(p. A1) As it turns 75 this month, the N.H.S., a proud symbol of Britain’s welfare state, is in the deepest crisis of its history: flooded by aging, enfeebled patients; starved of investment in equipment and facilities; and understaffed by doctors and nurses, many of whom are so burned out that they are either (p. A6) joining strikes or leaving for jobs abroad.
Interviews over three months with doctors, nurses, patients, hospital administrators and medical analysts depict a system so profoundly troubled that some experts warn that the health service is at risk of collapse.
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(p. A6) More than 7.4 million people in England are waiting for medical procedures, everything from hip replacements to cancer surgery. That is up from 4.1 million before the coronavirus pandemic began in 2020.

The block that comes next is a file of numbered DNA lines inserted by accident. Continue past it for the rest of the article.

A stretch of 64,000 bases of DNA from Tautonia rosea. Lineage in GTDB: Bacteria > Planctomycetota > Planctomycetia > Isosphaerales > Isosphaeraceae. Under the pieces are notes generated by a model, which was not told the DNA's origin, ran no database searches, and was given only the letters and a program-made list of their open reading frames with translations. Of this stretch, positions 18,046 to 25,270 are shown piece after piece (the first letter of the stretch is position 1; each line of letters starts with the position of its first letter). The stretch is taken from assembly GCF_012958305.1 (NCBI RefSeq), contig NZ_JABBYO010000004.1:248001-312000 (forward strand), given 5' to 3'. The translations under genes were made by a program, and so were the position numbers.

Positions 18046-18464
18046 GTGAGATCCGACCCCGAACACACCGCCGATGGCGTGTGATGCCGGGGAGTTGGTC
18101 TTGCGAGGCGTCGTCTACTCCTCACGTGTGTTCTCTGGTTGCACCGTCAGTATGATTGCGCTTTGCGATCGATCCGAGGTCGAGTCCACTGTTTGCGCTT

Mortality data, exacerbated by long wait times, paints a bleak picture. In 2022, the number of excess deaths rose to one of the highest levels in the last 50 years, and those numbers have kept rising, even as the pandemic has ebbed.
In the first quarter of 2023, more than half of excess deaths — that is, deaths above the five-year average mortality rate, before the pandemic — were caused by something other than Covid-19. Cardiovascular-related fatalities, which can be linked to delays in treatment, were up particularly sharply, according to Stuart McDonald, an expert on mortality data at LCP, a London-based pension and investment advisory firm.
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(Note: the online version of the story has the date July 16, 2023, and has the title “A National Treasure, Tarnished: Can Britain Fix Its Health Service?”)